Report

Self-Recognition in Social Amoebae Is Mediated by Allelic Pairs of Tiger Genes

Science  22 Jul 2011:
Vol. 333, Issue 6041, pp. 467-470
DOI: 10.1126/science.1203903

You are currently viewing the abstract.

View Full Text
As a service to the community, AAAS/Science has made this article free with registration.

Abstract

Free-living cells of the social amoebae Dictyostelium discoideum can aggregate and develop into multicellular fruiting bodies in which many die altruistically as they become stalk cells that support the surviving spores. Dictyostelium cells exhibit kin discrimination—a potential defense against cheaters, which sporulate without contributing to the stalk. Kin discrimination depends on strain relatedness, and the polymorphic genes tgrB1 and tgrC1 are potential components of that mechanism. Here, we demonstrate a direct role for these genes in kin discrimination. We show that a matching pair of tgrB1 and tgrC1 alleles is necessary and sufficient for attractive self-recognition, which is mediated by differential cell-cell adhesion. We propose that TgrB1 and TgrC1 proteins mediate this adhesion through direct binding. This system is a genetically tractable ancient model of eukaryotic self-recognition.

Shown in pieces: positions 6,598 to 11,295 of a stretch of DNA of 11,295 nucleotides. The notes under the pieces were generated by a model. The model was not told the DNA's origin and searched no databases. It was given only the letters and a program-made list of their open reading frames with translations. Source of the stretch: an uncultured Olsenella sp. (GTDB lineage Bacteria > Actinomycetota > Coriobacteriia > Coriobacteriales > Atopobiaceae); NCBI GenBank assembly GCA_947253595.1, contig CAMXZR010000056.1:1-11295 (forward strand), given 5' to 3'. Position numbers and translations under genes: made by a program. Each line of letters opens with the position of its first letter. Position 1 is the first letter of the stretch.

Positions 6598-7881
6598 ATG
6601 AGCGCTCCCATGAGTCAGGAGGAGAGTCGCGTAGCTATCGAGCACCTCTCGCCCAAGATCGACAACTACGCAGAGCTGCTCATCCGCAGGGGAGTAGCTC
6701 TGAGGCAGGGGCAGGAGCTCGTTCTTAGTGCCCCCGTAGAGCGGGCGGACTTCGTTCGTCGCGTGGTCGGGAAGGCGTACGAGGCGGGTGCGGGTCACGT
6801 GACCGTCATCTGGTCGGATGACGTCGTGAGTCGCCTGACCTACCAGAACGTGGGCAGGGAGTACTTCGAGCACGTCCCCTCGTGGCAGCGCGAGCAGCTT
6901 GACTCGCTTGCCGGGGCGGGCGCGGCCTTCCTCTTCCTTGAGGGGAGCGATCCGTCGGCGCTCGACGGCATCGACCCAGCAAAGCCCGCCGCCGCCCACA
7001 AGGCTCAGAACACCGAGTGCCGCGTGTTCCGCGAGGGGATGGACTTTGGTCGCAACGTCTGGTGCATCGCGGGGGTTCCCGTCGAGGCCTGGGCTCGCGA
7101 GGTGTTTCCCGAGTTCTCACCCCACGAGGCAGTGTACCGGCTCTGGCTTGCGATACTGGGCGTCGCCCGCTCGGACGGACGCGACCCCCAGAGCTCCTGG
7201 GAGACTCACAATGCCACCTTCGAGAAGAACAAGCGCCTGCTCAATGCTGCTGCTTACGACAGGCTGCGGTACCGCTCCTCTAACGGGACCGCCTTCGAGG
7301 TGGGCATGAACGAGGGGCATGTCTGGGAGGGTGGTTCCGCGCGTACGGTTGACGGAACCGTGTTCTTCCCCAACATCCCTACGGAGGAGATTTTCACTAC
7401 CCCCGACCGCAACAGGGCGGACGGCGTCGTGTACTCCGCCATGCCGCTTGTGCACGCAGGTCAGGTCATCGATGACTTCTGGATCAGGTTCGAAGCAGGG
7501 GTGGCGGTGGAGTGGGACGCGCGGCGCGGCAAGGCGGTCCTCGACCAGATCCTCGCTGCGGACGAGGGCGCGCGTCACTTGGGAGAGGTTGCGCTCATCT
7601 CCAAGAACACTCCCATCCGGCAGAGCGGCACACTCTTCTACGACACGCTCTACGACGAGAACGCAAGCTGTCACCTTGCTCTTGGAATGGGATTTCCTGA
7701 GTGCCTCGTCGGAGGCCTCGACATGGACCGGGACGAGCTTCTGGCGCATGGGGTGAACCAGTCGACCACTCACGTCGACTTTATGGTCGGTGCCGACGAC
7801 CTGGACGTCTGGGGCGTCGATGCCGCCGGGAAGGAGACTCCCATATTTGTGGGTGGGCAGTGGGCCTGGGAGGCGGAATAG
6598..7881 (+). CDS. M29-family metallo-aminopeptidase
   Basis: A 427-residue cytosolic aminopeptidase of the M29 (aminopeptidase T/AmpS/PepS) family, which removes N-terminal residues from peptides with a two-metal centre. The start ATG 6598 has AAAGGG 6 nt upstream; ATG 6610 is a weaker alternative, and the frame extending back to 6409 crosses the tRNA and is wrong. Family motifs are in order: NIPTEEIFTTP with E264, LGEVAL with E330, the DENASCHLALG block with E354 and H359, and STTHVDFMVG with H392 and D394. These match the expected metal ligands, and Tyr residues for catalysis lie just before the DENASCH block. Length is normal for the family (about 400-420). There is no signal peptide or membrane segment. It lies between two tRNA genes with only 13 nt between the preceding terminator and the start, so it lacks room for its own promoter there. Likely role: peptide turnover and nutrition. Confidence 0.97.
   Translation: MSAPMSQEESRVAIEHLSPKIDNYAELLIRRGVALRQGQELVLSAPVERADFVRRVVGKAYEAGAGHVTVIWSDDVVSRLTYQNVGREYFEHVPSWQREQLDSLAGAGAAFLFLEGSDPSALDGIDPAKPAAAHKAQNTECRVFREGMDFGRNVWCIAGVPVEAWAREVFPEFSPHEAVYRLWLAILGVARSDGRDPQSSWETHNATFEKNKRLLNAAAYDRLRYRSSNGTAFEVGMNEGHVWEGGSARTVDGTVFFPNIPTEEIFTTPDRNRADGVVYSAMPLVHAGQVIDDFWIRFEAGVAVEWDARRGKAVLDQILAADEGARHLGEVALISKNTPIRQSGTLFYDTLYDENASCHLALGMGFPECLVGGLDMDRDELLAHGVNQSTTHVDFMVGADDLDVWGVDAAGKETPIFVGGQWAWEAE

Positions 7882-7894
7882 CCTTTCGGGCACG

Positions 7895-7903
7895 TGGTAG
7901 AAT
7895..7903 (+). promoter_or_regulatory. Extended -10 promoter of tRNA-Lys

View Full Text